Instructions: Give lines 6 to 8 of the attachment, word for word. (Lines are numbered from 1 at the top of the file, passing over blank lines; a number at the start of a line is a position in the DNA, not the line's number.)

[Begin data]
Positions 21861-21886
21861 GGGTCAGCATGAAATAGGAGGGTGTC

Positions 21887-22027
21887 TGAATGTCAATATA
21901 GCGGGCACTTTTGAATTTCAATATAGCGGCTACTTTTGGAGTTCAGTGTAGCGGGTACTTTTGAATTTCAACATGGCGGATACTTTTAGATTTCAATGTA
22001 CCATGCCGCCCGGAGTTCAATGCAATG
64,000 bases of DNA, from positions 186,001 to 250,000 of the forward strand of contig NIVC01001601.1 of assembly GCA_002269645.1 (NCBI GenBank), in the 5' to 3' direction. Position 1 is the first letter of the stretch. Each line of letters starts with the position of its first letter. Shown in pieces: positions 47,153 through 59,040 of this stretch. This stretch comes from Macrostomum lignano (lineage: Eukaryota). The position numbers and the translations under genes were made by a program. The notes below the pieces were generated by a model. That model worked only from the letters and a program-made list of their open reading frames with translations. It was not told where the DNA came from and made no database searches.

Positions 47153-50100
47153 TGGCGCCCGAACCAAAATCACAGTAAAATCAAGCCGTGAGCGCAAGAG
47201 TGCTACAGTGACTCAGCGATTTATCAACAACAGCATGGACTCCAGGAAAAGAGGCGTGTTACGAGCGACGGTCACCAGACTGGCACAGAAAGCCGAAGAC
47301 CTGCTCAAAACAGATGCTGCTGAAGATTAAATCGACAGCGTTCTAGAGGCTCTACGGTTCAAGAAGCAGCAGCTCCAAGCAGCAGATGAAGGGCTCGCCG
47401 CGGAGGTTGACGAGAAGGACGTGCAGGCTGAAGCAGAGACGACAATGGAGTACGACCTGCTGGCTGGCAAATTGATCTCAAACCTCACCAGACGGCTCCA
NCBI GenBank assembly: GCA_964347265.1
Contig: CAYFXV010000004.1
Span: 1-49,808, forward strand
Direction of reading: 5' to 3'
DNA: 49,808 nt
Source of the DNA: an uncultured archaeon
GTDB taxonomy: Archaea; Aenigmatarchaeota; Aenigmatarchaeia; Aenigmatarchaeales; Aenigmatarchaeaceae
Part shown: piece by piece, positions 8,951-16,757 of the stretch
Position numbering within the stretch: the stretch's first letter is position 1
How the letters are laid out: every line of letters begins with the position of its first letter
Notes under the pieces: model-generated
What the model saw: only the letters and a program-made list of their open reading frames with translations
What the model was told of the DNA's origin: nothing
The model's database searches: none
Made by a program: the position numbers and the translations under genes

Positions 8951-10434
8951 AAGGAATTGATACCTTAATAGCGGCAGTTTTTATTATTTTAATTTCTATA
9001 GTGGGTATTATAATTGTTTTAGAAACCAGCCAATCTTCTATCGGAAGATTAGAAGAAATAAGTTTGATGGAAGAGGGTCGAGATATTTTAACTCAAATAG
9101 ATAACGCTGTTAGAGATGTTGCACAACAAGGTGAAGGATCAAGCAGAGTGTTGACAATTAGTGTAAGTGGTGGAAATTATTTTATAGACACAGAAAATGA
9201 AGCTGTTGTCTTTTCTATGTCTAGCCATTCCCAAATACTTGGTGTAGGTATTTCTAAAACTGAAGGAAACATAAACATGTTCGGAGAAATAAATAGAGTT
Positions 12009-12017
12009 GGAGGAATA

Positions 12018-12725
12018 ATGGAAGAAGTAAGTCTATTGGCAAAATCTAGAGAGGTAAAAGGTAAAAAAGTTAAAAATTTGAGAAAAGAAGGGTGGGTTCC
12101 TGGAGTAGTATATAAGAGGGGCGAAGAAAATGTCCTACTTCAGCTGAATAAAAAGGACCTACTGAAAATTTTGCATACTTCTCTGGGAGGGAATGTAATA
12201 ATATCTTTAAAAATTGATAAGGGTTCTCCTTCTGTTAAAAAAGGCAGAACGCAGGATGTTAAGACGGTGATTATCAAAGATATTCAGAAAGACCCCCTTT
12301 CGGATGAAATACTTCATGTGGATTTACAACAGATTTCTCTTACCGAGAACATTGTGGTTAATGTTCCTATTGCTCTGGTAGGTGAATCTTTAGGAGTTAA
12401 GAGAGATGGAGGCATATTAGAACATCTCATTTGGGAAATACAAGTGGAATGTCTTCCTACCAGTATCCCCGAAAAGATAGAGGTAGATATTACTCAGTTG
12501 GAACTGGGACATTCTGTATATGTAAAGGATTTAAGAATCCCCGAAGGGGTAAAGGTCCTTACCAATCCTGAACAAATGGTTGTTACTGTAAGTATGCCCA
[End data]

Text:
22001 CCATGCCGCCCGGAGTTCAATGCAATG
64,000 bases of DNA, from positions 186,001 to 250,000 of the forward strand of contig NIVC01001601.1 of assembly GCA_002269645.1 (NCBI GenBank), in the 5' to 3' direction. Position 1 is the first letter of the stretch. Each line of letters starts with the position of its first letter. Shown in pieces: positions 47,153 through 59,040 of this stretch. This stretch comes from Macrostomum lignano (lineage: Eukaryota). The position numbers and the translations under genes were made by a program. The notes below the pieces were generated by a model. That model worked only from the letters and a program-made list of their open reading frames with translations. It was not told where the DNA came from and made no database searches.

Positions 47153-50100